In electricity as in epidemics, "freedom to choose" often leaves low-income people in unhealthy settings. Houston is a competitive electricity market, like many across Texas. Yet roughly 87% of consumers stay with providers that routinely charge lower-income families an oversize share of their income for power. What's stuck?
Seven states – Illinois, Maryland, Michigan, Minnesota, New York, South Carolina, and Vermont – have enacted legislation to promote pollinator-friendly solar development. A new white paper by the Clean Energy States Alliance provides an overview of these state efforts and offers suggestions for what other states can do to promote solar while also creating or preserving healthy habitats for pollinators.
Pollinator-friendly solar is taking off across the country, and with the help of this toolkit, it won’t take long to learn what the buzz is all about. This toolkit is intended for solar developers interested in learning what it takes to turn your next solar project into a pollinators’ paradise.
Given the promising value proposition of pollinator-friendly solar, several states have passed voluntary standards to encourage the practice, and a number of developers have committed to pollinator-friendly projects for all or part of their portfolios. Illinois-based ENGIE Distributed Solar is one such developer. In this interview. Gavin Meinschein, ENGIE’s lead...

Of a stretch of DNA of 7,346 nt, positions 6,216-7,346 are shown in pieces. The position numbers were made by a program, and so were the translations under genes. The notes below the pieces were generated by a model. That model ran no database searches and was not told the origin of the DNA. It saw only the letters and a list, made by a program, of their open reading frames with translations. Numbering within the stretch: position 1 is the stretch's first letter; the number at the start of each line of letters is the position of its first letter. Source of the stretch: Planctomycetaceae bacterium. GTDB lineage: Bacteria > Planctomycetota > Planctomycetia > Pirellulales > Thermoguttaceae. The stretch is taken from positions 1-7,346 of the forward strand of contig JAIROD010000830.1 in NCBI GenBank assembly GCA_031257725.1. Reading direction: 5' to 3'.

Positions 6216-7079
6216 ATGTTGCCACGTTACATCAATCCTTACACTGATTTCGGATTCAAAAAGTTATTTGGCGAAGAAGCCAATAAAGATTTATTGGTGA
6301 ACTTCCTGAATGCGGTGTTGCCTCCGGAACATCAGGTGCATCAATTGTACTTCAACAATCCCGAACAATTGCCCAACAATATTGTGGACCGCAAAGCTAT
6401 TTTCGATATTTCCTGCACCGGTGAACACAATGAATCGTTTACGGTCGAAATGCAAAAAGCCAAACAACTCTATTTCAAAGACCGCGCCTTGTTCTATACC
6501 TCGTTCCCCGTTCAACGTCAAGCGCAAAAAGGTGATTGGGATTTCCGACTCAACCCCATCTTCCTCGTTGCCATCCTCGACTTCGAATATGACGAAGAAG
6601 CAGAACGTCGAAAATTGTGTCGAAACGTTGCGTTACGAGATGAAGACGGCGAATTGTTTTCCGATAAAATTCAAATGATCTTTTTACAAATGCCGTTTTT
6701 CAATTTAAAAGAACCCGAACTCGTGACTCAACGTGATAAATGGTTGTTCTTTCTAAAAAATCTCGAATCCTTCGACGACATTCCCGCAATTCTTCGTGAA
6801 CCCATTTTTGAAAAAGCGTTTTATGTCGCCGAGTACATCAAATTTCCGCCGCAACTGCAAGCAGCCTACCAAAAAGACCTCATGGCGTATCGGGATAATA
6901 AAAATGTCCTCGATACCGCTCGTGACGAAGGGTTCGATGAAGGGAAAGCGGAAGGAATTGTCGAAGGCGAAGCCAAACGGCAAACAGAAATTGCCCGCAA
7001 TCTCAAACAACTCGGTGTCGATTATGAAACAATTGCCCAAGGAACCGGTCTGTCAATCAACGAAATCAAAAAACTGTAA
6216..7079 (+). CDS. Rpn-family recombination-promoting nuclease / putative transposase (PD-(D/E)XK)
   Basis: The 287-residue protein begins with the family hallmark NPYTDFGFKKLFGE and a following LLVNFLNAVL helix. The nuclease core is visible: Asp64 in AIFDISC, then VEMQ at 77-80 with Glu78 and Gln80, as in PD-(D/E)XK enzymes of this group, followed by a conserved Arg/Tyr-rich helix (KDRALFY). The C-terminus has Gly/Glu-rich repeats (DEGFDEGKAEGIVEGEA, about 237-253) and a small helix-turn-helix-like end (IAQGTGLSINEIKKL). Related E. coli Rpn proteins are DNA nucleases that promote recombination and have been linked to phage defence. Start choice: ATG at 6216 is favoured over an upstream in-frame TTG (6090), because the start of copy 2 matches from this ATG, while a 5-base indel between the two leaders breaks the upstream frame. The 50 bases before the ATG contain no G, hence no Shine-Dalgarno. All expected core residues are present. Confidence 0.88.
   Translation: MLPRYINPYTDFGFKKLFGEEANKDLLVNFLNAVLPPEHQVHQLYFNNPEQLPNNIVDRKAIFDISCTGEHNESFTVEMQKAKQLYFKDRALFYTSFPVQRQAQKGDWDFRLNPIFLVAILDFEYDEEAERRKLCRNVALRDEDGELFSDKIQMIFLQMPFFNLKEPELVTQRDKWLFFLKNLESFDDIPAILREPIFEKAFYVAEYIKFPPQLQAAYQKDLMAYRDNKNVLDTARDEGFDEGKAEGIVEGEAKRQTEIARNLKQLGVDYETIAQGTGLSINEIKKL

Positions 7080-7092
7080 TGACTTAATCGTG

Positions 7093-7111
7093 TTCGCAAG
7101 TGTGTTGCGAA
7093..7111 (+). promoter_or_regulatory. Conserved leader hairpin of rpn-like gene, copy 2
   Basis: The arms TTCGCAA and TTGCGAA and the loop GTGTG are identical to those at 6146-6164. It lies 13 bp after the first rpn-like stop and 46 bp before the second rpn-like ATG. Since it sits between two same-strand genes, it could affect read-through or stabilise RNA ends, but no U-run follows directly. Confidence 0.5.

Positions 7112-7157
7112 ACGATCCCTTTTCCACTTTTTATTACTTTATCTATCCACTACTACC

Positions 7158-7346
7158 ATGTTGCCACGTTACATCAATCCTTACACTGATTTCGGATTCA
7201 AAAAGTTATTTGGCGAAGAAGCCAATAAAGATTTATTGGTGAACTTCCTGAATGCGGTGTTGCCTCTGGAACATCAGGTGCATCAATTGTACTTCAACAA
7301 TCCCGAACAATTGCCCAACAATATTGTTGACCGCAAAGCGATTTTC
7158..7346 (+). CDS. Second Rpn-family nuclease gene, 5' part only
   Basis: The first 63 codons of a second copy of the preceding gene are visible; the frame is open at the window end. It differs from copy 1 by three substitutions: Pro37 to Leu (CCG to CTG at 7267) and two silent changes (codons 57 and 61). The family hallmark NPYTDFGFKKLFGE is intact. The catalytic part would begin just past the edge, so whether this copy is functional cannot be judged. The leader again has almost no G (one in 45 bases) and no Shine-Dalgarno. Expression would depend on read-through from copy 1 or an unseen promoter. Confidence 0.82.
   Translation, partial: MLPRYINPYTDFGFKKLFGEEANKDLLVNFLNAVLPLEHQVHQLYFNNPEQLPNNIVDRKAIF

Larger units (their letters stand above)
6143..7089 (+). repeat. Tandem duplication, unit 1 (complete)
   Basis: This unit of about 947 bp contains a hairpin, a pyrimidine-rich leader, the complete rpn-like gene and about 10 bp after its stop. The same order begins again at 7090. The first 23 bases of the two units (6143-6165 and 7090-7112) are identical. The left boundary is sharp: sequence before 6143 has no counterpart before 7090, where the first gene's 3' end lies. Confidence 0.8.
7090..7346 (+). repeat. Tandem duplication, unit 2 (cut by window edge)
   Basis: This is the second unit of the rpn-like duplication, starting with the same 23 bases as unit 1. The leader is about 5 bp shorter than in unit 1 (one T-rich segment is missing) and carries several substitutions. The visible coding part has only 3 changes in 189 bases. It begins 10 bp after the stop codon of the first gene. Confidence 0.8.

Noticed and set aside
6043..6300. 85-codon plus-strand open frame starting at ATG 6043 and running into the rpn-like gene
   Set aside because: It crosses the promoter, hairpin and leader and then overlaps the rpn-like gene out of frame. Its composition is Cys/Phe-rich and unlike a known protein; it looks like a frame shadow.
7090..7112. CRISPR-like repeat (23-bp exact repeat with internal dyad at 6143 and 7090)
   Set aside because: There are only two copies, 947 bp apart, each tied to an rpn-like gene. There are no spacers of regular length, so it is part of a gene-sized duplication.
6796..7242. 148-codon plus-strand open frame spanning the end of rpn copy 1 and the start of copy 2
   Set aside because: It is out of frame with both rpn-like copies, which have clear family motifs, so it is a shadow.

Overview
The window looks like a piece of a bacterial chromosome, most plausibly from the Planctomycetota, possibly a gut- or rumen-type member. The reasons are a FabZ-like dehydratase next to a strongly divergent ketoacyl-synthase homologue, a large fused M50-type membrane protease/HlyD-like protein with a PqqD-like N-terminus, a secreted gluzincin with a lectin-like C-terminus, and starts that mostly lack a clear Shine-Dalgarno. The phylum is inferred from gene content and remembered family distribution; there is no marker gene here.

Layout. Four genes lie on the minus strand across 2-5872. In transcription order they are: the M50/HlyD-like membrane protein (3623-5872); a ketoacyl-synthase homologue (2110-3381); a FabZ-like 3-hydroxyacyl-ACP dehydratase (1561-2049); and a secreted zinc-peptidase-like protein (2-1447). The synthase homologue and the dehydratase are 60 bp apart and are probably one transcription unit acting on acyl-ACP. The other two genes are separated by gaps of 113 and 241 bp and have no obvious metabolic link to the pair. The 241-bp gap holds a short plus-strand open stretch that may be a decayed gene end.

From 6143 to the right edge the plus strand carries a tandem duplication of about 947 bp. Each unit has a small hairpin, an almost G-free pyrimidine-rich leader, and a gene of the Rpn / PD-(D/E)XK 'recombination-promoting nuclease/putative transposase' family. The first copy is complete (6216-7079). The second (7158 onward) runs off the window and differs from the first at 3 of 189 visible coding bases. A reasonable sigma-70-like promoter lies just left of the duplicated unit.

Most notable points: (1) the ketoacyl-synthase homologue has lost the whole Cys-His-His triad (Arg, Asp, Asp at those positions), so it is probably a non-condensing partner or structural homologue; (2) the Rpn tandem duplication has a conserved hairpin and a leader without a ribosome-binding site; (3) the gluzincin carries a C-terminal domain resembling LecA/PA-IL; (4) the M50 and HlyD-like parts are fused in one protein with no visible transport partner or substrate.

Pollinator-friendly solar, which incorporates native grasses and wildflowers throughout a solar installation, is one approach to cultivating additional land use benefits from solar projects. In two new Yale Center for Business and the Environment white papers, we explore the potential of this emerging practice.
A study by Texas Advanced Energy Business Alliance identified two ways distributed energy resources can reduce costs: act as non-wires alternatives to avoid investment in tranmission and distribution ($2.45 billion over ten years), and decrease peak energy costs in the wholesale market which is worth $3.01 billion.
Texas offers an instructive case study for the growth of renewable energy. Most of the state’s electricity is delivered through the deregulated Electric Reliability Council of Texas market. The state has long since surpassed its mandated renewable portfolio standard, so market dynamics dictate the ongoing pace of renewables growth. Nonetheless...
Last week as Texas’ ERCOT grid reached its price cap of $9,000 per megawatt-hour and the price map on ERCOT’s website became a solid and deep red, many energy market wonks highlighted that this is a feature, not a failure, of the market.